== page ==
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Judge Rules County GMO Ban Invalid

A federal judge has ruled that a Maui County ban on the cultivation of genetically engineered (GE) crops is invalid. The order determined that the ordinance, initiated and passed by voters in November’s election, was preempted by federal and state law that allows cultivation of GE crops, and therefore the ban exceeds the county’s authority.

In the decision issued last Tuesday, U.S. District Court Judge Susan Mollway made it clear that the decision was not a comment on the validity of concerns for or against the ban, but simply a legal response to the question of whether the ban was enforceable based on existing state and federal law.

“None of the motions asks this court to determine whether GE activities or GMOs are good, bad, beneficial or dangerous,” the order reads. “The court recognizes the importance of questions about whether GE activities and GMOs pose risks to human health, the environment and the economy, and about how citizens may participate in democratic processes…. This order is not an attempt by this court to pass judgement on any benefit or detriment posed by GE activities or GMOs.”

During last November’s election, a highly disputed voter initiative to ban the growing of genetically engineered crops passed in Maui County by a narrow margin of 50 percent to 48 percent, with just over 800 votes’ difference.

On Molokai, all of the island’s four precincts voted no by a ratio of nearly two to one, with 63 percent voting against the moratorium and 34 percent favoring it island-wide, according to stats from Hawaii’s elections website. Monsanto and Dow Agrosciences, known locally as Mycogen — companies known for testing and cultivation of GE crops — provide a majority of the island’s jobs and together, employee about 250 residents.

The initiative called for a moratorium until a detailed environmental impact study of the harms associated with growing genetically engineered organisms had been completed and reviewed by the County Council. The group behind the initiative was the SHAKA Movement — which stands for Sustainable Hawaiian Agriculture for the Keiki and the Aina – a nonprofit of citizens who are concerned about the potential negative effects that GMO crops and the pesticides used on them could have on human health and environment.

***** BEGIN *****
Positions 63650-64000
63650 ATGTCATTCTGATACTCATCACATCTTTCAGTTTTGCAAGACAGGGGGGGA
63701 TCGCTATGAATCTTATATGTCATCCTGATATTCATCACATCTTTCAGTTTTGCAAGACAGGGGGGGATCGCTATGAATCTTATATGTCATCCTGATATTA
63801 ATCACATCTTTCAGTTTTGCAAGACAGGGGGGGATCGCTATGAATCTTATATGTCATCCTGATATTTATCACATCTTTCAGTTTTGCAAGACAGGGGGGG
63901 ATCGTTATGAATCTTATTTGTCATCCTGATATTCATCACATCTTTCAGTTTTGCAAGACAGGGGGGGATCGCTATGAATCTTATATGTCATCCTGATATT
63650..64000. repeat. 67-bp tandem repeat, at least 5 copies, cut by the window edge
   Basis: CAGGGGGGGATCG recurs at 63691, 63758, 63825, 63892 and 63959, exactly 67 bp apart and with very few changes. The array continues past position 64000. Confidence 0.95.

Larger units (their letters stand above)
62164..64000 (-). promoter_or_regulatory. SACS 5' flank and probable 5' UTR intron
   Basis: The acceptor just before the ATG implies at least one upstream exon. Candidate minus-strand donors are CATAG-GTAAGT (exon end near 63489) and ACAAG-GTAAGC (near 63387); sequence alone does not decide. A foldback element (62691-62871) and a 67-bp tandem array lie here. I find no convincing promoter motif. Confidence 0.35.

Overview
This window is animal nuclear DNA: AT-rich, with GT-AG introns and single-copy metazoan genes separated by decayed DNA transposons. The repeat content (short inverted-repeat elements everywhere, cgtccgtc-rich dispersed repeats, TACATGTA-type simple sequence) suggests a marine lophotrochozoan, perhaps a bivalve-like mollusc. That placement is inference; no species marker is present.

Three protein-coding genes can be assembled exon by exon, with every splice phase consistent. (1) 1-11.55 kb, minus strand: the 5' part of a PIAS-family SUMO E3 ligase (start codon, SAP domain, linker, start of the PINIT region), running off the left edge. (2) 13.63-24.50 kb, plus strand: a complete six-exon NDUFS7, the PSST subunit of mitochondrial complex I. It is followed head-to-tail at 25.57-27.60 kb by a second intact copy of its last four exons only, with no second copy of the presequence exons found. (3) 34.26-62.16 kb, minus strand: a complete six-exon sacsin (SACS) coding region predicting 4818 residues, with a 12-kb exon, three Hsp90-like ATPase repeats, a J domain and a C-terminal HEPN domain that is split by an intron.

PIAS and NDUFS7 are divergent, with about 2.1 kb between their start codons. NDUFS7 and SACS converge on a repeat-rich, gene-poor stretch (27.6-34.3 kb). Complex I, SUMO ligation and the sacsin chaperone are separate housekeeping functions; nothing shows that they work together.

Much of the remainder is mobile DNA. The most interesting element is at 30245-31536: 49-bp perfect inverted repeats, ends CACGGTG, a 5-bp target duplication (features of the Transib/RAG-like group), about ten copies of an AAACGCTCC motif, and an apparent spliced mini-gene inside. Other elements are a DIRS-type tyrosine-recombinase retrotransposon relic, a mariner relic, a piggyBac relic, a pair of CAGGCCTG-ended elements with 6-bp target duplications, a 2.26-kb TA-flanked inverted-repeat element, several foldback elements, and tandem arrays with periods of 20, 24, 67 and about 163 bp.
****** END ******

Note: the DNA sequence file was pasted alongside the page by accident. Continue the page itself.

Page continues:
Those opposed to the initiative highlighted the hundreds of jobs on the line that could be lost in Maui County if a moratorium on growing GE crops went through. Supporters of the initiative said they don’t want farming practices they believe are detrimental to land and people to continue without a comprehensive, independent study completed.

On Molokai, the decision came as a blow to many families employed by Monsanto and Mycogen, and residents were left in limbo as to what the decision would actually mean.

Following the passing of the ordinance, a number of businesses including Molokai’s Chamber of Commerce, Monsanto, Friendly Isle Auto Parts, Hikiola Cooperative and others opposing the initiative sued the County of Maui in an attempt to prevent enforcement of the initiative. In mid-November, the court ordered a hold on execution of the ordinance “until March 31, 2015 or until further order of this court” to allow a ruling on the legality of moratorium.

Last week’s decision is a conclusion to that order. Quoting the U.S. Constitution, previous lawsuits that set precedent in the case, and other documentation showing that county law cannot supersede state and federal laws, Mollway ruled the county ordinance as unenforceable. While a number of countries, particularly in Europe, have banned the growing of GE crops, current Hawaii state and U.S. law permits the cultivation of GMOs.

Similar rulings struck down both Hawaii County’s partial ban on GE farming and Kauai County’s pesticide disclosure law last year, and both counties have filed appeals.

Mark Scheehan, a spokesperson for SHAKA, said the group also has plans to appeal.

“The District Court’s ruling is a big blow to Maui County voters that adopted this ordinance given the dangers involved with GMO operations,” said Mark Sheehan, spokesperson for SHAKA. “We do intend to appeal this decision and are hopeful that the 9th Circuit will recognize the impact that today’s ruling has on the community.”

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